Most of the comments posted following your recent article about the “turkey
drop” exhibit a very ugly, mean-spirited attitude of ignorance and
toward the birds. The “turkey drop” speaks poorly for Yellville. The very
“Yellville” connotes cruelty and pitiless pathology.
Thank you again for taking a stand.
Karen Davis, President of United Poultry Concerns,
author of More Than a Meal: The Turkey in History, Myth, Ritual, and
*More Than a Meal*
This scholarly and authoritative book examines the cultural and literal
history, as well as the natural history and biological needs and concerns
of turkeys. And much more!
[What kind of twisted species would hurl live turkeys from airplanes? It underscores their disrespect for the animals whose death they celebrate every fall.]
Every October, the city of Yellville, Arkansas, holds its annual Turkey Trot, an event that includes the notorious “turkey drop.” This year was no exception, as live domestically bred wild turkeys—who normally would fly only short distances and low to the ground—were hurled from an airplane, the courthouse roof, buildings, and the festival stage into the clutches of a frenzied crowd. Thankfully, four birds were rescued by local PETA supporters and provided with veterinary treatment, and they’re currently safe in foster care. More information about this year’s sadistic event can be viewed here.
Once again, please urge Yellville officials to end this cruelty, which is a blight on the entire state—then forward this alert to everyone you know.
The Honorable Clinton L. Evans
Marion County Sheriff
491 Hwy. 62 W.
Yellville, AR 72687
Please click here to send an e-mail.
The Honorable Kenford O. Carter
Deputy Prosecuting Attorney
105 S. Berry St.
Yellville, AR 72687
“Last week New York’s Solomon R. Guggenheim Museum announcedit would
be pulling three works from its next big exhibition, “Art and China
after 1989: Theater of the World.” It did so after angry criticism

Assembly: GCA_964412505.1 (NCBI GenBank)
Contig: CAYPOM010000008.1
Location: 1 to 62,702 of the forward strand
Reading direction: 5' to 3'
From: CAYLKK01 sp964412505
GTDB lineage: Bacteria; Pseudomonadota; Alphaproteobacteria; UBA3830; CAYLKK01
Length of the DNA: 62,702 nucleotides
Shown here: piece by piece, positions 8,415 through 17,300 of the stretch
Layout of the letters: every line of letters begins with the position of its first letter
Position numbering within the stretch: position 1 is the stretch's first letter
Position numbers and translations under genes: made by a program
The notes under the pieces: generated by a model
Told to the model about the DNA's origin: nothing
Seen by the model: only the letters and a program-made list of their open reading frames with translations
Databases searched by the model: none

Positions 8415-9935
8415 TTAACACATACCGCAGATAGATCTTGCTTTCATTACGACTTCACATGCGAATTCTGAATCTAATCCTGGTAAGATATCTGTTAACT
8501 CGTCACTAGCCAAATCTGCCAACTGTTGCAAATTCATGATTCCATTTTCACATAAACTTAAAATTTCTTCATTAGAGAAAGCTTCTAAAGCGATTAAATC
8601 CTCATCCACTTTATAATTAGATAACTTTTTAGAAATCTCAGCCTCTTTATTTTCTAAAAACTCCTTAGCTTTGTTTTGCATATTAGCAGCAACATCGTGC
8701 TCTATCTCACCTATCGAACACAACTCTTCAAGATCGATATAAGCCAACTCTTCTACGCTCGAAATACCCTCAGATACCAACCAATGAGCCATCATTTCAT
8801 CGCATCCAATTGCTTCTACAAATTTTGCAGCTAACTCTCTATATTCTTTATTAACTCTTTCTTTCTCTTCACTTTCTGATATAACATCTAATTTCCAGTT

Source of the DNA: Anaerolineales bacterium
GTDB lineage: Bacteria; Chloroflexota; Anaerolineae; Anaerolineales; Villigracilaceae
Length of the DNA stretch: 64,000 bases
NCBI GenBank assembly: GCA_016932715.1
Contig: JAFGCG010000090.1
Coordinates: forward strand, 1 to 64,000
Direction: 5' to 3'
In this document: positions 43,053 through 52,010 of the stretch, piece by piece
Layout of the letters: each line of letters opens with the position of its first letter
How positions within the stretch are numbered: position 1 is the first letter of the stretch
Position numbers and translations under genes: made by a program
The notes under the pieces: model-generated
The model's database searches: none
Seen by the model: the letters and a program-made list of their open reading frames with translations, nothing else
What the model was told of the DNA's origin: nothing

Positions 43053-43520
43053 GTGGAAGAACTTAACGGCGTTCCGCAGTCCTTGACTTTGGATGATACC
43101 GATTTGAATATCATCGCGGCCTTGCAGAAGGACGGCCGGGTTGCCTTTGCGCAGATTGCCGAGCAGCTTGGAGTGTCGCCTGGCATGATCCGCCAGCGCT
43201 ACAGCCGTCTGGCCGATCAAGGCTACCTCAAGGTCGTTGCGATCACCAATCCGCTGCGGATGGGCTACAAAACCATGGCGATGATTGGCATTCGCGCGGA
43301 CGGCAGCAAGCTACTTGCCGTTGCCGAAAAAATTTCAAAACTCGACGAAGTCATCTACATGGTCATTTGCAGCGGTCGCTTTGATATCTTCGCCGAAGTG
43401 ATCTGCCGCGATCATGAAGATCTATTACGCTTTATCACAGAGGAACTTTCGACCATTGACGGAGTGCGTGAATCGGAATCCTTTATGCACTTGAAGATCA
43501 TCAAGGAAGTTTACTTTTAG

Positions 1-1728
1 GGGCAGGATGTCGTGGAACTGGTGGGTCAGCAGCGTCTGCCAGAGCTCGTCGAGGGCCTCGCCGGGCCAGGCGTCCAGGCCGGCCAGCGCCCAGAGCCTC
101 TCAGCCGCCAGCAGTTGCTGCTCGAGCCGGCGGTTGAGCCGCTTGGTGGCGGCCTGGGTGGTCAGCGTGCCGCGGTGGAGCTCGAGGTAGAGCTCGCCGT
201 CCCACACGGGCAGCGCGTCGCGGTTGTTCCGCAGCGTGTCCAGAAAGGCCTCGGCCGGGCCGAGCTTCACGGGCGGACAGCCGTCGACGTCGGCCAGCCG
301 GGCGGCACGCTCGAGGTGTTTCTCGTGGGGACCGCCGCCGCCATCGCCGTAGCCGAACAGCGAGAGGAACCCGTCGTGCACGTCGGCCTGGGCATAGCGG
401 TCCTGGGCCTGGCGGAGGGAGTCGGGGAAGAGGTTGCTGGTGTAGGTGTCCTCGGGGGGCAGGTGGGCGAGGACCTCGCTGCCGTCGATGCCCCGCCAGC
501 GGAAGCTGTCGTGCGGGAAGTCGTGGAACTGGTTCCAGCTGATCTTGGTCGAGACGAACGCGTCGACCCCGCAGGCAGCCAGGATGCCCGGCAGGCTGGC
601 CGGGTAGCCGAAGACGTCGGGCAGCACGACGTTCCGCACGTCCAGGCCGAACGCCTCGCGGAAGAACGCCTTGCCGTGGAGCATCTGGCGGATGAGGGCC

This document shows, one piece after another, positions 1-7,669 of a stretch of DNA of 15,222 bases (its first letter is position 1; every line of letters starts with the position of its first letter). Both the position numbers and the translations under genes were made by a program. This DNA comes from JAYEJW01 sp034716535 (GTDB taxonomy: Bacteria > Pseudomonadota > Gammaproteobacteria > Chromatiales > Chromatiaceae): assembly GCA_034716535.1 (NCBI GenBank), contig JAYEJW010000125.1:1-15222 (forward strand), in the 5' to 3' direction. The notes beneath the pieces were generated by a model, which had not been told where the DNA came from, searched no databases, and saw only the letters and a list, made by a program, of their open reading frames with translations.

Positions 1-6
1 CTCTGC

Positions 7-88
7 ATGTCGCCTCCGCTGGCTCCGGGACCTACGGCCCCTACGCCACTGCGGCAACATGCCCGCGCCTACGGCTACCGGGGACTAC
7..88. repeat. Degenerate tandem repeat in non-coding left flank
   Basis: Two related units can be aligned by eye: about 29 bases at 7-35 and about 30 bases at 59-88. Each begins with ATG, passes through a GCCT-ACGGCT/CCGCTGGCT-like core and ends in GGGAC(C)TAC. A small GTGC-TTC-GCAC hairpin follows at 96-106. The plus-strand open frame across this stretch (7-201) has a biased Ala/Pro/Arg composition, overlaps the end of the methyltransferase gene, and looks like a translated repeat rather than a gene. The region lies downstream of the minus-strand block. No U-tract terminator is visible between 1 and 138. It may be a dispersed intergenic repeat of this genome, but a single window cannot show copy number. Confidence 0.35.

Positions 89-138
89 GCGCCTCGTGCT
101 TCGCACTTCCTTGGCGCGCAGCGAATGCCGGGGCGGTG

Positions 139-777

from animal rights protesters that the works were — according to an
online petition that has attracted over 700,000 signatories —
“distinct instances of unmistakable cruelty against animals in the
name of art.””
“These works have outraged animal rights advocates: the campaign group
PETA fumed that “people who find entertainment in watching animals try
to fight each other are sick individuals whose twisted whims the
Guggenheim should refuse to cater to.
“Only a little more tolerantly, the American Society for the
Prevention of Cruelty to Animals (ASPCA) declared that “the ASPCA
fully supports artistic expression, but strongly oppose any use of
animals in art or entertainment if it results in pain or distress to
the animals, which is clearly the case in this video,” referring to
“Dogs That Cannot Touch Each Other” (2003).”
Two men were charged with harassment of wildlife after posting photos of beer being forced down the throat of an alligator. (South Carolina Department of Natural Resources via CNN Newsource)
VIEW PHOTO GALLERY
JASPER COUNTY, S.C. (WPEC) – Two men in South Carolina are facing criminal charges for forcing beer down the throat of a young alligator, according to the South Carolina Department of Natural Resources.
Investigators said the men posted a photo of the alligator chugging the beer to social media. A short time later, the SCDNR started getting calls, messages and screenshots related to the incident.
Authorities said the two men, after forcing the juvenile gator to drink the beer, released the reptile back into a pond and watched it swim away.
Wildlife investigators went out to a dirt road near Hardeeville in Jasper County and caught up with the two men. Both admitted to harassing the alligator after seeing it cross the road.
Joseph Andrew Floyd Jr., 20, and Zachary Lloyd Brown, 21, are facing a misdemeanor charge of harassing wildlife.